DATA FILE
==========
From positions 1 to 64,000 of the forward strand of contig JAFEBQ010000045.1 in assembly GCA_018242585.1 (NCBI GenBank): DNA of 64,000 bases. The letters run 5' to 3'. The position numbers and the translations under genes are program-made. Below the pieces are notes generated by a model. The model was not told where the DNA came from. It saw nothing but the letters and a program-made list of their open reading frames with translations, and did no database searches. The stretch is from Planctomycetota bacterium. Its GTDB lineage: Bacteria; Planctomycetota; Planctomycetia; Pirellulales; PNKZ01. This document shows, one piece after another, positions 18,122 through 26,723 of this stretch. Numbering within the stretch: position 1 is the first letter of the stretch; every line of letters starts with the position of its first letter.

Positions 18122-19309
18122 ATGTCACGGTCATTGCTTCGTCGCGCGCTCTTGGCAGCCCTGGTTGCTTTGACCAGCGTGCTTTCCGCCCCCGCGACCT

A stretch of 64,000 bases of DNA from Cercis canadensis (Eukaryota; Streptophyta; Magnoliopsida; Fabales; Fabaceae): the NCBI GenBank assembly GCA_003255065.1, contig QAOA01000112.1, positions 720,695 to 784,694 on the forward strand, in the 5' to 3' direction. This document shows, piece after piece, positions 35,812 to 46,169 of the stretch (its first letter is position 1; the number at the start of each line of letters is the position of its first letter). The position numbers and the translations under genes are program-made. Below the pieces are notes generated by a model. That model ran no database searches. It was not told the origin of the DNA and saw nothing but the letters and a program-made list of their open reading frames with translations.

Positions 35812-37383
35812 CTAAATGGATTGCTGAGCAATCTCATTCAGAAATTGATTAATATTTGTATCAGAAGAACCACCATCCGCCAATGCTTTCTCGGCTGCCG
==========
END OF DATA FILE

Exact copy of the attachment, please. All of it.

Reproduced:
From positions 1 to 64,000 of the forward strand of contig JAFEBQ010000045.1 in assembly GCA_018242585.1 (NCBI GenBank): DNA of 64,000 bases. The letters run 5' to 3'. The position numbers and the translations under genes are program-made. Below the pieces are notes generated by a model. The model was not told where the DNA came from. It saw nothing but the letters and a program-made list of their open reading frames with translations, and did no database searches. The stretch is from Planctomycetota bacterium. Its GTDB lineage: Bacteria; Planctomycetota; Planctomycetia; Pirellulales; PNKZ01. This document shows, one piece after another, positions 18,122 through 26,723 of this stretch. Numbering within the stretch: position 1 is the first letter of the stretch; every line of letters starts with the position of its first letter.

Positions 18122-19309
18122 ATGTCACGGTCATTGCTTCGTCGCGCGCTCTTGGCAGCCCTGGTTGCTTTGACCAGCGTGCTTTCCGCCCCCGCGACCT

A stretch of 64,000 bases of DNA from Cercis canadensis (Eukaryota; Streptophyta; Magnoliopsida; Fabales; Fabaceae): the NCBI GenBank assembly GCA_003255065.1, contig QAOA01000112.1, positions 720,695 to 784,694 on the forward strand, in the 5' to 3' direction. This document shows, piece after piece, positions 35,812 to 46,169 of the stretch (its first letter is position 1; the number at the start of each line of letters is the position of its first letter). The position numbers and the translations under genes are program-made. Below the pieces are notes generated by a model. That model ran no database searches. It was not told the origin of the DNA and saw nothing but the letters and a program-made list of their open reading frames with translations.

Positions 35812-37383
35812 CTAAATGGATTGCTGAGCAATCTCATTCAGAAATTGATTAATATTTGTATCAGAAGAACCACCATCCGCCAATGCTTTCTCGGCTGCCG